Introduction to Political Science PART 8 – The Development of the Modern State

One of the main ways we can study politics is through comparison. In this post, we will study the development of the modern state. Instead of using social contract theory, however, which was introduced earlier, we will analyze empirical evidence.

Today, the state is the most common political community in the world, and political scientists want to know why states develop differently. To answer that question, we will define “state” and compare the activities and organizations of modern states.

A state is “the sovereign political power over a people and territory”. There are three parts of this definition.

  1. First, a state is a sovereign political power. In other words, the state is the highest authority over its people and territory. No other organization outside or inside a territory has authority as high as the state’s.
  2. Second, a state has people. They are the members of the political community who must follow the laws of the state.
  3. Third, all states have territory. That means that the state has authority over a specific place.

Modern states began developing in Europe during the Renaissance and England and France are examples of early modern states. Japan is a state because no other state has authority there, because there are Japanese people, and because there is a territory in the world called Japan. Except for Antarctica and some other areas, all of the land on earth is divided into states.

According to Charles Tilly, the early modern states developed from four activities. The first activity was war making. The purpose of war making was to eliminate outside rivals. The second activity was state making. State making is the elimination of inside rivals. The state became sovereign as its leaders eliminated rivals inside and outside of a territory. War making and state making are expensive, so two other activities were necessary. Taxation is making people pay money to the state. States developed as leaders increased the state’s money through taxation. The fourth activity was protection, or making laws that protect taxpayers. Where leaders were doing all four activities, states developed.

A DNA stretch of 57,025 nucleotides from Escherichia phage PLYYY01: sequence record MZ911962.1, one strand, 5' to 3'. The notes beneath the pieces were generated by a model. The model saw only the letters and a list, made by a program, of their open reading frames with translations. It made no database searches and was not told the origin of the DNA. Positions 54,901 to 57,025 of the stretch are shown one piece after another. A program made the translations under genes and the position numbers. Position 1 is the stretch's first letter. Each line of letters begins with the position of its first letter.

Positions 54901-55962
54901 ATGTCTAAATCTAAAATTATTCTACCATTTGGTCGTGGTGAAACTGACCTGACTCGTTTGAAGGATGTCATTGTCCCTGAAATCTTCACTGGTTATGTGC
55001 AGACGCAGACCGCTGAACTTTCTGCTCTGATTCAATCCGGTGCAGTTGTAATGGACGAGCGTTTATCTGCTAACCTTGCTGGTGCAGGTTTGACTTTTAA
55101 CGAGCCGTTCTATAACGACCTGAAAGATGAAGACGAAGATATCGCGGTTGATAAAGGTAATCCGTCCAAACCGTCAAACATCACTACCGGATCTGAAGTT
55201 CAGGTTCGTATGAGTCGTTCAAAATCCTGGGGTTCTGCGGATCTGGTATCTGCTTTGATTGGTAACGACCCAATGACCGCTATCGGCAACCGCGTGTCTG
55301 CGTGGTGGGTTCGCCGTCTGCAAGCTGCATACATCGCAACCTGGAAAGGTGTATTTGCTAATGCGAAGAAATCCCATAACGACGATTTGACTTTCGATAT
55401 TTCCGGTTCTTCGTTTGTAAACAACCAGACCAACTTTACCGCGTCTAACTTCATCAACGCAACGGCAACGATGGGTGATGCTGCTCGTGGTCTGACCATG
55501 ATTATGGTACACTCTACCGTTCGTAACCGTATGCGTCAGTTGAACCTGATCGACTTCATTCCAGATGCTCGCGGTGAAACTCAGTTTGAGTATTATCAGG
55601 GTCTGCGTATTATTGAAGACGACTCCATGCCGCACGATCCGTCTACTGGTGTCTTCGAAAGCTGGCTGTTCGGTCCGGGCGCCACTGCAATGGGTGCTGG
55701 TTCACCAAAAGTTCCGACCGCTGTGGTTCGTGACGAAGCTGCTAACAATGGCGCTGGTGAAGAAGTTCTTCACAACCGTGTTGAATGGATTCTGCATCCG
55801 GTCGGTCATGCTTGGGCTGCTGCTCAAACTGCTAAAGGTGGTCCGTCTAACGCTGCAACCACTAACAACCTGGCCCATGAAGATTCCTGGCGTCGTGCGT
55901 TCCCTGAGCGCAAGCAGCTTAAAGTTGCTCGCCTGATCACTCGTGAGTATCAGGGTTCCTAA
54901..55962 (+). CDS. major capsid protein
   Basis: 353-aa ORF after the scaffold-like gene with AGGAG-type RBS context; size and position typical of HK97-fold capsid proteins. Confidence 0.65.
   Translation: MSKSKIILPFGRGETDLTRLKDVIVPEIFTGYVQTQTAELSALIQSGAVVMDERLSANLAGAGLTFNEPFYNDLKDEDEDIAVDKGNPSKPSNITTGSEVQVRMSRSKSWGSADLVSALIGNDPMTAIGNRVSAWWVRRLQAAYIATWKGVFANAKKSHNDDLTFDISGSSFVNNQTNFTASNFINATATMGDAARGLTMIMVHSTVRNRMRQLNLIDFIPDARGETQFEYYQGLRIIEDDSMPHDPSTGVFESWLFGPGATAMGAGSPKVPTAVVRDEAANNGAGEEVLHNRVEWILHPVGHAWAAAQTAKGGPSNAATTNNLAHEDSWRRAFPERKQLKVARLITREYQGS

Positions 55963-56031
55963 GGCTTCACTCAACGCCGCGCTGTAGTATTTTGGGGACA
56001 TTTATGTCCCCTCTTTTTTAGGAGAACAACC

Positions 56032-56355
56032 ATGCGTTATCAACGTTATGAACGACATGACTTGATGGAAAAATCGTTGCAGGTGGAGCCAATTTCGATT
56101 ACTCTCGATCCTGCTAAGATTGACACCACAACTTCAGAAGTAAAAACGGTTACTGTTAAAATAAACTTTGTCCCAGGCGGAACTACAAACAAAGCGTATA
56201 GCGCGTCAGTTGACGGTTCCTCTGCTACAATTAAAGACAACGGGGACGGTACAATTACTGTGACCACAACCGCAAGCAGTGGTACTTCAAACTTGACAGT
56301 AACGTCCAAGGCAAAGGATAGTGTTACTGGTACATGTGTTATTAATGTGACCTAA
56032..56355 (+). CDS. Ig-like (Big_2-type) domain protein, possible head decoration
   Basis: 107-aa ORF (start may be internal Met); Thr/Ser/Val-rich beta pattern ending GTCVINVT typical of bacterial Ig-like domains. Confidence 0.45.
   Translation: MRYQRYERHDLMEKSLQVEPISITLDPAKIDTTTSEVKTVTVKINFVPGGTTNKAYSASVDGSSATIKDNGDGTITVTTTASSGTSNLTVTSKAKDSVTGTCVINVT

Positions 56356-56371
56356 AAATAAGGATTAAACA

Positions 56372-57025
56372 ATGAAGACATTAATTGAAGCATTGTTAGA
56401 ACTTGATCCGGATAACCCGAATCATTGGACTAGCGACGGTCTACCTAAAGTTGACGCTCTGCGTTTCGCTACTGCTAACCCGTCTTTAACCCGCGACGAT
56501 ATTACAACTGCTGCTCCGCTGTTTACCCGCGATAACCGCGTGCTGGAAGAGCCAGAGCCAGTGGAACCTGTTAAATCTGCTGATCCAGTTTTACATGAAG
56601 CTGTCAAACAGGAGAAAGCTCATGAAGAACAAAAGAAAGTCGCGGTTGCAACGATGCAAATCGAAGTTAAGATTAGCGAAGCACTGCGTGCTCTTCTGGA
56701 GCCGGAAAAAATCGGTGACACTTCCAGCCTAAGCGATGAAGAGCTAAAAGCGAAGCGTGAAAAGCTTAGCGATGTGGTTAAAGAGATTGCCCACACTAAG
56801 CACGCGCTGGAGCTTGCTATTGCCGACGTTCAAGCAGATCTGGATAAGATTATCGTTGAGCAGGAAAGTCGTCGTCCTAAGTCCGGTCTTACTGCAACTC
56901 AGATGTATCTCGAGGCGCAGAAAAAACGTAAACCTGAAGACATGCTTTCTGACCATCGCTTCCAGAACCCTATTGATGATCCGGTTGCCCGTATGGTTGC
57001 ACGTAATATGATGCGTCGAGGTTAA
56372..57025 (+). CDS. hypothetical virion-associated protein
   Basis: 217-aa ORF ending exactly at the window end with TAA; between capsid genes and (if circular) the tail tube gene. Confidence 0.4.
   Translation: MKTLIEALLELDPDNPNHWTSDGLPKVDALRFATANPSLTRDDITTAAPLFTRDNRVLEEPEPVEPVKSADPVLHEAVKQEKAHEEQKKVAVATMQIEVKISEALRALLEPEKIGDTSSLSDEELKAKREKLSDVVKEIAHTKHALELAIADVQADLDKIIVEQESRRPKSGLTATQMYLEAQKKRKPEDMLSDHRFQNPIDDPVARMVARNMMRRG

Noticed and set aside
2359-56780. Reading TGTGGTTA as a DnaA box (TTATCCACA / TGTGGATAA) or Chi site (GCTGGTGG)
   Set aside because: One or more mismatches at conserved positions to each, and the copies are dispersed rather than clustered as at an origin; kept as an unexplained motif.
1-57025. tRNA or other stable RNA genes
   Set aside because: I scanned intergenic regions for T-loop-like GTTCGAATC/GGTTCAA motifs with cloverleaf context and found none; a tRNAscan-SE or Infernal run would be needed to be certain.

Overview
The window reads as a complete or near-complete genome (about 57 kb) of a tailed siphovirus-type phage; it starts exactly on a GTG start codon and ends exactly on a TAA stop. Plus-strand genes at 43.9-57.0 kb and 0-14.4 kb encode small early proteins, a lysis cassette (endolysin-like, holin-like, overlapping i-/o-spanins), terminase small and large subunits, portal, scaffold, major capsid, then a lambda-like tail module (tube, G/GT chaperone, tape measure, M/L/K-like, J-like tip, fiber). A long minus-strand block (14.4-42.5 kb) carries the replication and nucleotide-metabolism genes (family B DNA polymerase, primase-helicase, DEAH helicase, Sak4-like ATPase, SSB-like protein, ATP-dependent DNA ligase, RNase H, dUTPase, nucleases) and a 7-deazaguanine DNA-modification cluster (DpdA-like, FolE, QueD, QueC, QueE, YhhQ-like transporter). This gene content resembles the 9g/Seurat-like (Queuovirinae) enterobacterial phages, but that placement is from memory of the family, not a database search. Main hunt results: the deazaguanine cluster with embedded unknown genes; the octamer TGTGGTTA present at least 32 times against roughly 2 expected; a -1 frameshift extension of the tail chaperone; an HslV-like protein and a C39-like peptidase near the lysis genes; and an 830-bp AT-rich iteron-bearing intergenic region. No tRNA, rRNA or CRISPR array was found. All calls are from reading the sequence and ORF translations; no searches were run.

Leaders of early modern states developed organizations to do these four activities. They made armies to make war against outside rivals. They made the police to eliminate rivals inside the territory. Tax agencies developed to take people’s money for the state, and courts protected the taxpayers. When a state emphasized the activity of one of these organizations more than the others, the political power of that organization increased.

Let’s look at a few examples of early modern states from the sixteenth century. Spain emphasized war making, so the army was very important in Spanish politics. States such as Holland and Venice emphasized protection, so oligarchies of rich taxpayers had political power there. Finally, in states that emphasized state making, the police were a powerful organization, such as in the Papal states. What are the Papal States? They were territories under the sovereignty of the Pope in what are now Vatican City, north and central Italy, San Marino, and part of France. Every state emphasized taxation because it was necessary for the other three activities.

Today, states are the most common political communities. They have sovereign political power over their people and territories. Modern states began when leaders did four activities: war making, state making, taxation, and protection. The organizations that do these activities are armies, the police, tax agencies, and courts. One way to compare modern states is by the types of activities and organizations they emphasize.

Charles Tilly, “War Making and State Making as Organized Crime,” in Bringing the State Back In, eds. Peter Evans, Dietrich Rueschemeyer, and Theda Skocpol, 169-187. Cambridge: Cambridge University Press, 1985.

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